Edit Blog Post
Published: June 21st 2012
UPPER PENISULA, MICHIGAN
A short ferry ride from the mainland of the UP of Michigan lies an island lost in time. Imagine a place where the sole economy is based on fudge shops, restaurants, hotels and horse-drawn carriage rides. The season is short, but the place is thriving. Formerly the exclusive hideaway of the very wealthy in the late 1800's this island is cute, clean and oh so ritzy. Elegant mansions line the bluff ridgeline and share the wonderful view with one of the premier hotels in North America. The Grand Hotel opened for business in 1887 and is billed as having the longest continuous porch in the world. Automobiles were banned in 1898 and so all taxies, freight wagons and even the trash collection is done by horse. Many people move about by bicycle and so the roadways make you feel like you have been transported back in time to a more relaxed and less polluted age. The streets are constantly being cleaned of any horse droppings by a staff of attendants riding three wheel bicycles with large garbage cans mounted between the rear wheels.
You might think that this
would all be a little over the top and give the whole place a Disney World kind of atmosphere. Surprisingly, it feels more like an active, flourishing vacation community. Many people own homes on the island and come for the entire summer season. There are about 500 residents that stay year-round. During the winter snowmobiles are allowed and people can travel to the mainland over the frozen lake ice. Eighty-three percent of the land is a State Park and it is crisscrossed with bike and hiking trails. You can rent bicycles, saddle horses and horse-drawn buggies quite easily. Of course, this place is not for the faint-of-wallet. The Grand Hotel is pricey, but we had a nice reasonable lunch at the "Gate House Restaurant", which is part of the Grand Hotel property. The Hotel Shuttle ride by horse-drawn carriage from the waterfront up to the Grand Hotel cost $4.75 each. The downtown waterfront is filled with period shops, inns and all manner of eating establishments. Some of them seemed quite reasonable and the fudge cost about ten dollars a pound. Our round-trip ferry ride from the mainland was $24 dollars each. We found the island overall to be picture perfect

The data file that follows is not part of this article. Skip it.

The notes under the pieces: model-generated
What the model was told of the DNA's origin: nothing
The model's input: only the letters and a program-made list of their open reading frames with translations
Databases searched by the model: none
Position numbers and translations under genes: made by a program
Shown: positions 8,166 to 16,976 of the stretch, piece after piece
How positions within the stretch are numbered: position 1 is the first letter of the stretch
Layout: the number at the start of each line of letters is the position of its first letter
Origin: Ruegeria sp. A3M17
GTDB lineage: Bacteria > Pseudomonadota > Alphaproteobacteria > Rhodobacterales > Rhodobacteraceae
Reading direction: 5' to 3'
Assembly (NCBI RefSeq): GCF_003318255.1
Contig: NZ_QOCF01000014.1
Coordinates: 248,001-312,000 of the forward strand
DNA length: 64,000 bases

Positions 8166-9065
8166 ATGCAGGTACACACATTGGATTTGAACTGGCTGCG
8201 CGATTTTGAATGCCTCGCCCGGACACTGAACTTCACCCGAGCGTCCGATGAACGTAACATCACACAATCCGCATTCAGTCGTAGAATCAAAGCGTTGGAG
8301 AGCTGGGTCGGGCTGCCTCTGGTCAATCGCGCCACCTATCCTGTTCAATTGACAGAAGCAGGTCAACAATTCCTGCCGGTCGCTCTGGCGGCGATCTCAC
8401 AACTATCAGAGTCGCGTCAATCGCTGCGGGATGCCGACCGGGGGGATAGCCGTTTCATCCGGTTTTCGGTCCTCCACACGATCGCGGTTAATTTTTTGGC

and exuded a friendly, open atmosphere.
The predicted rain came in buckets, almost to the minute from when one of the local girls said in would come. So, at 4pm with umbrella in full use and 100 pictures taken we reluctantly boarded the ferry for the twenty minute ride back to the mainland. I would say that Mackinac Island's billing as one of the top 10 most beautiful islands in the world is not exagerated. I can see us coming back here to stay for a week or more in the summer some time. Looking at the map, I can see places like Skull Cave, Sugar Loaf Rock, Crack-in-the-Island and Brown's Brook which all warrant a more thorough and careful exploration.
The whole North Woods region of Minnesota, Wisconsin and Michigan is relatively uncrowded and unspoiled. The prices are much better than the west coast, with gasoline being over a dollar a gallon less. Of course, in this economy I did see vacant buildings and signs of the downturn, but the people were still friendly and welcoming. It is a very water-oriented area with lots of
boating, fishing and watersports activities. I think alot of people do not think of this area when planning a summer vacation, but we loved the cool, clear nights and all the lovely green forests.
Tot: 0.17s; Tpl: 0.012s; cc: 12; qc: 51; dbt: 0.1084s; 1; m:domysql w:travelblog (10.17.0.13); sld: 1;
; mem: 1.1mb